It may look the same – 52-10 is about the dispiriting par for these contests in the last decade – but there is still the feeling that Scotland’s women are moving forward even after defeat to England in Doncaster.
England’s power, depth and skill – player of the match Poppy Cleall is a simply brilliant talent – were always likely to prove too much for this Scottish team, most of whom hadn’t had a competitive match since October.
A first half when the Scots felt they sat off the English – possibly too much respect, or possibly that lack of match readiness – left them with a mountain to climb.
They had a fair go at climbing it by having the best of the third quarter and Hannah Smith’s excellent try was if anything an insufficient reward for their superiority in that 20-minute spell.
Bench depth and match-fitness takes it toll
But once England’s yellow cards had been played off, Molly Wright had been shown a red card for a high hit and the depth on the home side’s bench was brought to bear, it proved overwhelming.
Head coach Bryan Easson said the entire team had been crestfallen at their first half performance, where they’d been off the pace.
“The first game for a few months was always going to be difficult – we were under no illusions that it was going to be a tough ask,” he said.
“We’d built up pretty well coming into the game, which we’d been pleased about. But until you play rugby at this level it’s going to take you time to understand the systems and structures.”
Stern words were exchanged at half-time and that had an effect directly after the break.
“We felt we’d just sat back and waited to see what England were going to bring to us, so we were quite strong with our words,” added Easson. “In the second half we put England under more pressure and allowed us to have more ball.”
Scots now focus on Italy game
The Scots can look forward with confidence to their second game, against Italy at Scotstoun, in two weeks’ time.
“We’ll take positives from the game rather than look at the first half,” added Easson. “We’re going to look at that first half as getting back on the horse again, and now we’re on it.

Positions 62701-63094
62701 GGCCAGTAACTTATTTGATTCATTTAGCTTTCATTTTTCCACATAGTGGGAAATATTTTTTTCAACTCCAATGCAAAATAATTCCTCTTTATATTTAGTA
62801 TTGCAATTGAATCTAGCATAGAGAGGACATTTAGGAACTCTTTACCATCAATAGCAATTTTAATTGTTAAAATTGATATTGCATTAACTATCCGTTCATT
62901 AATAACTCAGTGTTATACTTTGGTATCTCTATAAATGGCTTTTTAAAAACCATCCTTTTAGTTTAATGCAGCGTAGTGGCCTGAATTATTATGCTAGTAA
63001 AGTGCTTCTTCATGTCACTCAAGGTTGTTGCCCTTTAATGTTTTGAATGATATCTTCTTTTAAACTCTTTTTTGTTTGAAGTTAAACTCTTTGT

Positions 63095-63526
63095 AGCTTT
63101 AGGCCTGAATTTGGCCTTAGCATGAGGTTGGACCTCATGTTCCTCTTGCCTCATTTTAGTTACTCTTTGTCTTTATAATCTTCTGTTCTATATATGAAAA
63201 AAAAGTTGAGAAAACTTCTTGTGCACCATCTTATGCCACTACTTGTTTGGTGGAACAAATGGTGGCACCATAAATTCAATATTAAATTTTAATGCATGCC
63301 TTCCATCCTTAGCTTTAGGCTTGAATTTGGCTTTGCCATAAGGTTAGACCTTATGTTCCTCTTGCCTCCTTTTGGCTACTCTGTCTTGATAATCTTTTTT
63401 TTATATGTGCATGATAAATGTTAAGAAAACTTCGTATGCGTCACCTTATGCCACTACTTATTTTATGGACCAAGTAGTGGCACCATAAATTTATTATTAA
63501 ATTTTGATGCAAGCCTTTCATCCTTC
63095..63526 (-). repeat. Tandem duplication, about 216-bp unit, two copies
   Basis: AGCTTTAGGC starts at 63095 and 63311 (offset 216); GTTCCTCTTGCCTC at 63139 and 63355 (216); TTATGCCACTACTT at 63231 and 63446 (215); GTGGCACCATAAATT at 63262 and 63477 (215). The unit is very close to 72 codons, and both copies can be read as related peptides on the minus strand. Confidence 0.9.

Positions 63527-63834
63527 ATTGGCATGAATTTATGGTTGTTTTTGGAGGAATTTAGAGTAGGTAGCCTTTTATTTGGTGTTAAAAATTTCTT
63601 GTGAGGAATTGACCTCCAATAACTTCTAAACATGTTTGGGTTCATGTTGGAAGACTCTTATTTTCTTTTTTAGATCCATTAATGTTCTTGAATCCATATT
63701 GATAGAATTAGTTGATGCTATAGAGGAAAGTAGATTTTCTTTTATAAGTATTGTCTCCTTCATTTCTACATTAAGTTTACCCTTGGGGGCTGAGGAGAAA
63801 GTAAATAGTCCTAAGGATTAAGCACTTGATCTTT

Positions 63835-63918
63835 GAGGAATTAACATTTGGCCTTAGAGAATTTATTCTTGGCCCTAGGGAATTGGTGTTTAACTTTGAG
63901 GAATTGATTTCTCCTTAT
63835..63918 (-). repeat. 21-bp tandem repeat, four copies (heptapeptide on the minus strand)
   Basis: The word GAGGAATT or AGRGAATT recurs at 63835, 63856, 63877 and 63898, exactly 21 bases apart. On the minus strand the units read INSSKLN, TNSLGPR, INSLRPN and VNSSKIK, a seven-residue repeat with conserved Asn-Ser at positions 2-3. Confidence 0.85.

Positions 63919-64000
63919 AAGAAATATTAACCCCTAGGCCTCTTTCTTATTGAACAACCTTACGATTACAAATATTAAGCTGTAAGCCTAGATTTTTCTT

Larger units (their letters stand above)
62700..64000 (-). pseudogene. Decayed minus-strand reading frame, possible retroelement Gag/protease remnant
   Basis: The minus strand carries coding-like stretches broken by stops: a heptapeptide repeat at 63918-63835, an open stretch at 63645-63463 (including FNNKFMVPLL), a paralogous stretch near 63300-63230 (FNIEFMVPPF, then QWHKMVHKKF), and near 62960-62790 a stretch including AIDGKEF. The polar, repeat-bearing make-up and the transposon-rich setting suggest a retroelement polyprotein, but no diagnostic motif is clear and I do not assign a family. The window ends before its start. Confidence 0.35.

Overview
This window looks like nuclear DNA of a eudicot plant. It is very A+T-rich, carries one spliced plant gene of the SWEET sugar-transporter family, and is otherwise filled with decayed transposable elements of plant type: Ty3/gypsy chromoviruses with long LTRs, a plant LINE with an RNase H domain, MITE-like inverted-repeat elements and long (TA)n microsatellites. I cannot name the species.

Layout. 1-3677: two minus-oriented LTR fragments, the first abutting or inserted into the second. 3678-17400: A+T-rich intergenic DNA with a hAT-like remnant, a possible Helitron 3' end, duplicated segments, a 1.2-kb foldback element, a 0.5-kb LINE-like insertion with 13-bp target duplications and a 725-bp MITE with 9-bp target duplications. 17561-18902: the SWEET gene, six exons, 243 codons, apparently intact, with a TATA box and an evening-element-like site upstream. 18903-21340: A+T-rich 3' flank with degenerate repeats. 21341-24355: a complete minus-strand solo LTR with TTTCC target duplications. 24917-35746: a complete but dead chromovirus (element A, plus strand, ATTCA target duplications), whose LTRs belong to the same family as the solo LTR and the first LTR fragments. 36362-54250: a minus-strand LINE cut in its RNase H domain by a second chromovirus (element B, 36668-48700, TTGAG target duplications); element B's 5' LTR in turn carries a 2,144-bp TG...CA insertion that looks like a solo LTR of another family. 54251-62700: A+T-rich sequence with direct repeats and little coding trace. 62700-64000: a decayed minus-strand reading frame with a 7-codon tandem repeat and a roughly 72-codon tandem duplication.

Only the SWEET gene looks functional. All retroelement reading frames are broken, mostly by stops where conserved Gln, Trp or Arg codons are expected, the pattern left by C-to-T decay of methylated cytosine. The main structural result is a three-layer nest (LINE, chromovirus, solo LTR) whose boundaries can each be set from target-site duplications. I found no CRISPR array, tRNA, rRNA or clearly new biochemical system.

“I said to them ‘You can hold your heads high regarding your second-half performance’.”
The Scots setpiece was encouragingly good, holding the much bigger England pack at the scrum and effective in the lineout on both throws. But England’s big runners – their centres are as big as Scotland’s locks – and pace outside was crucial.
Malcolm’s early injury a blow
The Scots also had inspirational skipper Rachel Malcolm on one leg for the entire first half. She attempted to soldier on after suffering a jarring knee knock at the first kick-off, but stayed in at the break.
“Rachel being Rachel, she’s got the heart of a lion, she wants to be on the pitch,” said Easson. “But as the game went on she felt that she couldn’t give anything.
“She’s emotional, understandably so. Losing a player like Rachel, the leader, in a game like that is difficult to deal with. But I thought when she went off everybody stepped up to the mark.”
Vice captain Helen Nelson said Malcolm’s bravery “pretty much sums her up”.
‘She’s an absolute trooper’
“She’s all about the team and leads from the front, she’s an absolute trooper. Hopefully she can rest up and we hope it’s not bad. She’s a massive person for the team and the girls really respect her.”
Nelson agreed that lack of competitive match practice for so many Scots had proved crucial.
“We were the best prepared we’ve ever been to play against England, but we haven’t played since October,” she said.
“There’s always going to be things that come out in a game that don’t naturally occur in training. That was maybe the reason why our first 40 was a little bit of a struggle.
“I think we can go back and work on those things that we picked up in the first half. Add the positives from the second half, we’ll be in a really good place for Italy.”